Kislak Center

Please note that the Museum of Art and Design and MDC Special Collections, including the Kislak Center, are currently closed while the Freedom Tower undergoes renovations.

Kislak Center

The Kislak Center at the Freedom Tower opened to the public in 2018. Made possible by a generous donation by the Jay I. Kislak Foundation, the Kislak Center includes some of the most significant original source materials related to the history of the early Americas.

The gallery showcases a number of extraordinary objects, including books, maps, manuscripts, Pre-Columbian artifacts, and other historical materials that offer perspectives on the extraordinary civilizations that shaped the modern world. A permanent 2,600-square-foot exhibition space on the first floor of the Freedom Tower, the gallery realizes the vision of Jay I. Kislak (1922–2018) to establish a program in Miami devoted to the history and cultures of the early Americas. Kislak, a real estate entrepreneur and mortgage banker, came to the Miami area in 1952. Acquiring objects over the course of many years, he assembled what today is recognized as one of the most important collections of its kind in the world.

Kislak made the collection available to both scholars and the community through the Jay I. Kislak Foundation and gallery in Miami Lakes that opened in 1985. In 2004, the foundation donated more than 3,000 important items to be permanently exhibited at the historic Jefferson Building of the Library of Congress in Washington, D.C. A 2010 gift to his alma mater, the University of Pennsylvania, enabled the renovation of the Center for Special Collections, Rare Books and Manuscripts at the Van Pelt-Dietrich Library Center, which has been named in his honor. The 2016 donation to Miami Dade College and the University of Miami enabled the creation of Kislak Centers and galleries at both schools.

In recognition of his efforts to preserve cultural heritage, Kislak was appointed by President George W. Bush to head the U.S. State Department's Cultural Property Advisory Committee from 2003 through 2008 and, in 2013, received the Encomienda of the Order of Merit Civil from the King of Spain, among other awards and appointments.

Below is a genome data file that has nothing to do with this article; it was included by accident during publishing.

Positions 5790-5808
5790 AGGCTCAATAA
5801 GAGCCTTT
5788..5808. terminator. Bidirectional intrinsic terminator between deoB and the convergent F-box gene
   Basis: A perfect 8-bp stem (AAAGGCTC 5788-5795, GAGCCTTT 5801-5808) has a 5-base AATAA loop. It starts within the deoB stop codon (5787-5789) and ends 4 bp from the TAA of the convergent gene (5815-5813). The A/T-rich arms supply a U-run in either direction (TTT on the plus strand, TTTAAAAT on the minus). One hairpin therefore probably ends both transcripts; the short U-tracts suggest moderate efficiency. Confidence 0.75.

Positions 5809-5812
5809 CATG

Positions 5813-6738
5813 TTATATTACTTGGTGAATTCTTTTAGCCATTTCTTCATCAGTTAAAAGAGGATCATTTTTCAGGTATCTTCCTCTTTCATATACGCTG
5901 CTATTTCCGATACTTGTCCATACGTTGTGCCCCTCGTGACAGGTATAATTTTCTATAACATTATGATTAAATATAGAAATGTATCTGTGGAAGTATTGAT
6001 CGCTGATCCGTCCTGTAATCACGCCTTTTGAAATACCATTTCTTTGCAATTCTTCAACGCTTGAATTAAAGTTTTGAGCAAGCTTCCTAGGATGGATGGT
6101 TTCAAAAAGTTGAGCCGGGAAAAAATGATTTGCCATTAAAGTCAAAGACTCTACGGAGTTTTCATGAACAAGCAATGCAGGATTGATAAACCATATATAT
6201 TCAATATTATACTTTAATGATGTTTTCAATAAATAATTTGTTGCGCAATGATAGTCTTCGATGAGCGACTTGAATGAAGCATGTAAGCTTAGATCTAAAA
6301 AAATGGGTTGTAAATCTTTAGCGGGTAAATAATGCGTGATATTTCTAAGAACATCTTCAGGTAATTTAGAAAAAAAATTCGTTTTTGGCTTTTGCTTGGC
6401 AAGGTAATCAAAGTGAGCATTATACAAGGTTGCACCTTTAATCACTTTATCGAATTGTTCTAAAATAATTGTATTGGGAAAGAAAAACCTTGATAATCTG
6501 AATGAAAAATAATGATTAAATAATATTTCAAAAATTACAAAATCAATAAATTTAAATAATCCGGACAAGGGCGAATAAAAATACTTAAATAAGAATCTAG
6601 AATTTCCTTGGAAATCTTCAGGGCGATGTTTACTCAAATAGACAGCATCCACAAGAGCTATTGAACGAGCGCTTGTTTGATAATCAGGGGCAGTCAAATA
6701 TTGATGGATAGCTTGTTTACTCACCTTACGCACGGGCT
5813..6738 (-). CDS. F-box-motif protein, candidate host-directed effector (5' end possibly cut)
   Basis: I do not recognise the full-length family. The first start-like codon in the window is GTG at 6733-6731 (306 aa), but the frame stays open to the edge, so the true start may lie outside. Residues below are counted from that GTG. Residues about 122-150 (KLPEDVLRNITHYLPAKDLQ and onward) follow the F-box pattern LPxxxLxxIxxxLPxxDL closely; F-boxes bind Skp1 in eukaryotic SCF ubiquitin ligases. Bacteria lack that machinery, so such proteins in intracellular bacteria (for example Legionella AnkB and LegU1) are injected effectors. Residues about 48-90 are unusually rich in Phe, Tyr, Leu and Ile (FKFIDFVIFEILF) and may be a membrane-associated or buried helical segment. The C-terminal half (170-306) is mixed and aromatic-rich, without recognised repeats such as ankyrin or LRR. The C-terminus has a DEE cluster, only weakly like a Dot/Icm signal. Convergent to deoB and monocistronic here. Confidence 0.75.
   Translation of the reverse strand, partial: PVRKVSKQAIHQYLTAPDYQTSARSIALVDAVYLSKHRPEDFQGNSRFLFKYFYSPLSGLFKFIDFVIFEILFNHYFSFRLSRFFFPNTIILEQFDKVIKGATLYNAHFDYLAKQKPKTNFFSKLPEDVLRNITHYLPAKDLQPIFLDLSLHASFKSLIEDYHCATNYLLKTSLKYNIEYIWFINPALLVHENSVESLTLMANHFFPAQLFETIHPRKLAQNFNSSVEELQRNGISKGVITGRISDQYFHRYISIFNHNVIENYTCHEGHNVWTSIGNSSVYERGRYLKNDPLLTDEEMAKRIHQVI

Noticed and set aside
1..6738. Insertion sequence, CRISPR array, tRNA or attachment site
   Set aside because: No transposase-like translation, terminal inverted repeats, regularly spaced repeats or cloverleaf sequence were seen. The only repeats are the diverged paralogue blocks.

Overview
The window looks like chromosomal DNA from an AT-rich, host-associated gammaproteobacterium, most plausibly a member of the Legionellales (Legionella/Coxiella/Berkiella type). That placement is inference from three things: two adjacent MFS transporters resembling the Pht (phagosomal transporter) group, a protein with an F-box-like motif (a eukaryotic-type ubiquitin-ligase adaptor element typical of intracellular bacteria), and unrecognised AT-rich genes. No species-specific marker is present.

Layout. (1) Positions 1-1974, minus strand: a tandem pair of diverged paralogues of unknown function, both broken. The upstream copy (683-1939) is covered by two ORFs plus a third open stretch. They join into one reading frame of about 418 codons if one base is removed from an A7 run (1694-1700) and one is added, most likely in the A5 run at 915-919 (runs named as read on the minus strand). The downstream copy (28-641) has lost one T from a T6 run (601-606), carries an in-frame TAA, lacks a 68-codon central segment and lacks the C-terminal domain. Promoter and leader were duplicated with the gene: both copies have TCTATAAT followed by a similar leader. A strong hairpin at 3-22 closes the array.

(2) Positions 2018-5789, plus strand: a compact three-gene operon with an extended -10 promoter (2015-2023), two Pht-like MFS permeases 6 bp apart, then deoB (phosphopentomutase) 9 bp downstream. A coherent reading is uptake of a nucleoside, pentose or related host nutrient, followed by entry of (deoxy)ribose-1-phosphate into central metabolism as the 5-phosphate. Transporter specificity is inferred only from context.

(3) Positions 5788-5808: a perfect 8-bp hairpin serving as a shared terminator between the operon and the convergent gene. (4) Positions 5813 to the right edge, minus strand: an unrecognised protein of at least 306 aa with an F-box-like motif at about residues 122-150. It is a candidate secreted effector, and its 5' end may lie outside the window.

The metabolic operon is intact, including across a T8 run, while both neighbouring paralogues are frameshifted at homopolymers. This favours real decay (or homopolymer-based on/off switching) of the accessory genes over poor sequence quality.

Kukuli Velarde—In Search of a Connection: Which Aesthetics Belong to Me?

Past Program

On Wednesday, April 20, 2022, at 6:30 PM, Peruvian artist Kukuli Velarde joins Kislak Center Curator Carol Damian to focus on three bodies of work by the artist—Corpus, Plunder Me Baby, and Isichapuitu—and to explore how her work engages the complexities of identity and cultural appropriation in the face of enduring colonization, feminist reimagination, and the challenges of envisioning universal social justice.

Traci Ardren, Carol Damian, and Arthur Dunkelman—Women of Power in the Indigenous New World

Past Program

On March 3, 2022, to mark Women's History Month, Dr. Traci Ardren joins Dr. Carol Damian and Curator Arthur Dunkelman to discuss indigenous women and their roles of power in the ancient Americas. Professor Ardren will present her research into the contemporary rituals of indigenous women as a continuation of ancient practices.

Carol Damian and Arthur Dunkelman—Kislak Treasures: Seeing the Present Through the Past

Past Program

On February 23, 2022, Dr. Carol Damian, Curator of the Kislak Center at MDC, and Arthur Dunkelman, Curator of the Kislak Collection at the University of Miami, introduce the extraordinary treasures of the Americas in the Kislak collections at their respective institutions and discuss the meaning of these objects for a contemporary audience.

Carlos Betancourt—The Body Remembers: A Letter to Bartolomé de las Casas

Past Program

On October 13, 2021, in celebration of National Hispanic Heritage Month, artist Carlos Betancourt speaks with Kislak Center Curator Carol Damian about the extraordinary text of Las Casas in "The Body Remembers: A Letter to Bartolomé de las Casas."

Culture and Change in the Early Americas

Past Exhibition

The Kislak Center's inaugural exhibition, Culture and Change in the Early Americas, presented a multidimensional view of the history of the Western Hemisphere, beginning with early Native American cultures and extending to modern times. Through the lens of history, it outlined the process of cultural change and adaptation that continues to the present day. The exhibition may be viewed as a virtual tour.

A new website for the Freedom Tower and MDC Special Collections will be launched soon. Stay tuned!